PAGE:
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My questions is - how the length of output ciphertext be determined?

I vaguely know that the output length must be a multiple of block size of the cipher being used. But does that mean:

  1. If the length of input data is a multiple of cipher block size, then the output length will be the same as the input length?
  2. If the length of input data is not a multiple of cipher block size, then the output length will be the input length + one block size?

Thanks!

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closed as off topic by jbtule, M42, Tom, nalply, Luke Taylor Mar 8 '13 at 15:03

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better fit for crypto.stackexchange.com –  jbtule Mar 8 '13 at 13:27
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2 Answers

Robert is correct regarding the ciphertext size depending on the cipher mode and the padding, and possibly the block mode.

If you use a cipher in streaming mode (e.g. CTR) then the ciphertext size is identical to the plaintext size. If you use an authenticated mode such as GCM then you would have to increase this with at least the authentication tag. You can also use CBC mode with cipher text stealing to (CTS) to get rid of the padding overhead, but that only works for two blocks or more.

Now lets assume PKCS#5/7 compliant padding for CBC mode, the most commonly used mode at this time. In this case your plaintext is padded with at least a single padding byte (otherwise the unpadding cannot distinguish between e.g. plaintext padded with a single 01 valued padding byte and a plaintext - dividable by the block size - ending with a 01 valued byte). This means that if the plaintext is already block aligned that an entire block is added.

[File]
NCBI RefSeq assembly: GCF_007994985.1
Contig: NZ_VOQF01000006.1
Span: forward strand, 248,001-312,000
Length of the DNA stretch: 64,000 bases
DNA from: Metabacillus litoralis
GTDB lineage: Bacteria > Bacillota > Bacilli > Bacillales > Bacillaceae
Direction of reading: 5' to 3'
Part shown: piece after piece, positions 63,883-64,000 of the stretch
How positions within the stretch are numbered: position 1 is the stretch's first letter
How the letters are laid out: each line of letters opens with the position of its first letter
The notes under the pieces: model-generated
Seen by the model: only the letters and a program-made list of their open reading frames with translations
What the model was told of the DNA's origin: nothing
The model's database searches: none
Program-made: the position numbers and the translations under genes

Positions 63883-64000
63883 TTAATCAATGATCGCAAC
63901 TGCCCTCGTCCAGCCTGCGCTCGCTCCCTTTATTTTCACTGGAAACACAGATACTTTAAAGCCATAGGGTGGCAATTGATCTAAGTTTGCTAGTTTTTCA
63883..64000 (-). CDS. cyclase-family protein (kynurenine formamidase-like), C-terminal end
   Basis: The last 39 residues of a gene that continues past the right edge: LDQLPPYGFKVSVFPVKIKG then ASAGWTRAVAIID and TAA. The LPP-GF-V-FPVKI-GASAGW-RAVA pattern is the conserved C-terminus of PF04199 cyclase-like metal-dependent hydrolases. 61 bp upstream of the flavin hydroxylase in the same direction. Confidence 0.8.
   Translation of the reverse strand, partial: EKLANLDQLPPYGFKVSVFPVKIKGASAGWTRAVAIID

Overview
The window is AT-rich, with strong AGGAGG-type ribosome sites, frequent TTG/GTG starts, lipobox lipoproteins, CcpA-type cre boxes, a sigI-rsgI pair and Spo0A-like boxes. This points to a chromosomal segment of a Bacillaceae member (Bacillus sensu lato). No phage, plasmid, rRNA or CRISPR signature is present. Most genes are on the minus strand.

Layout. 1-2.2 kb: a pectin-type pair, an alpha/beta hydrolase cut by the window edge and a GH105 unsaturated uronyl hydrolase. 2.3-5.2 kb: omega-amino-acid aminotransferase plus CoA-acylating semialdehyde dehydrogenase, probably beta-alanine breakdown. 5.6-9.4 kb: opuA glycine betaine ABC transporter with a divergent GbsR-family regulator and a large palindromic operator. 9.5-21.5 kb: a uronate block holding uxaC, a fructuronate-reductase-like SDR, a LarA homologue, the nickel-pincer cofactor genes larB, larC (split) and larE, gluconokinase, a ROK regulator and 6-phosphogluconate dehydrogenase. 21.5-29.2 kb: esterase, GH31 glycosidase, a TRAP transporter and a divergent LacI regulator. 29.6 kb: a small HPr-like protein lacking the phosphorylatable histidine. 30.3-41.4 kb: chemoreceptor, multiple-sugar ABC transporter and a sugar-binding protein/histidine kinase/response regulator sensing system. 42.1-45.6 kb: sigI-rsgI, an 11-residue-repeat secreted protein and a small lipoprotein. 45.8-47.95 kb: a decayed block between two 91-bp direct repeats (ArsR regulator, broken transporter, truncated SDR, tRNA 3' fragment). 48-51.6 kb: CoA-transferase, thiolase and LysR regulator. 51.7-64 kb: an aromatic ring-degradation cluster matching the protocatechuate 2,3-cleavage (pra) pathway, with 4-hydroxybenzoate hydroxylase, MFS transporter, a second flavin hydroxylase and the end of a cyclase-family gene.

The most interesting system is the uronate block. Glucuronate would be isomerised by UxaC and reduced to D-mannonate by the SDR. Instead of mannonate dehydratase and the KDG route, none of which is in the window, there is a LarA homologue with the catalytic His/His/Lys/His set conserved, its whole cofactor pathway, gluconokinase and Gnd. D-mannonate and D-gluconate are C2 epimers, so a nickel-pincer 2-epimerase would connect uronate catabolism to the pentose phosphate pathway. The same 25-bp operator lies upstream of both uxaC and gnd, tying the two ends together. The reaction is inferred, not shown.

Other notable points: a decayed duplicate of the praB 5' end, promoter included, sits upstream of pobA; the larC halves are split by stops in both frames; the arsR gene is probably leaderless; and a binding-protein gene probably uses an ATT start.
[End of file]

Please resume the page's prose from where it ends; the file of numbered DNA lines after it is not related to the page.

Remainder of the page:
Of course, if the plaintext is not block aligned then the PKCS#7 padding only needs to fill the last block. So in that case 1 to block size bytes are added. So the calculation becomes:

Lciphertext = (Lplaintext / Lblock) * (Lblock + 1)

Where Lplaintext / Lblock is rounded down (as usual when doing integer calculations in most programming languages).

Now lets assume AES, which always has a block size of 16 bytes:

  0 bytes -> 16 bytes
  1 byte  -> 16 bytes
  2 bytes -> 16 bytes
 ...
 15 bytes -> 16 bytes
 16 bytes -> 32 bytes
 17 bytes -> 32 bytes
 ...

Note that there are quite some implementations that use non-standardized padding. An example is the mcrypt library in PHP (you can probably use mcrypt as a base for any bad practice in cryptography). This uses zero padding, thus it simply pads 00 valued bytes until the plaintext is block aligned. In that case the resulting size can be calculated like this:

Lciphertext = (Lplaintext / Lblock - 1) * (Lblock + 1)

Obviously you run into trouble when you use this with any implementation not expecting the non-standardized zero padding, or when the plaintext may end with one or more 00 valued bytes.

Final note: some languages (e.g. Java Cipher) have methods to retrieve the block size and even the resulting ciphertext from the encryption implementation. It never hurts to check the API before you start implementing things yourself.

Wikipedia has a pretty good explanation about the padding modes at the time of writing.

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The length of the output ciphertext depends on the block length, on the cipher mode and if a padding is used.

There are cipher modes like CTS that create an cipher output length equal to the input, even with block ciphers.

Regarding 1: If the length of input data is a multiple of cipher block size and padding is used, then the output length will be one block larger because you need at least one byte to specify the padding length.

Regarding 2: The output length must be a multiple of the block length, therefore it is input length + (input-length mod block-length)

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No, #2 is not correct. The output length will be aligned with the next block boundary. Just adding a block size to the plaintext size (which is often done to quickly calculate buffer size) will result in a number that is too high. –  owlstead Mar 8 '13 at 12:17
    
@owlstead You are totally right, I corrected my answer. –  Robert Mar 8 '13 at 12:36
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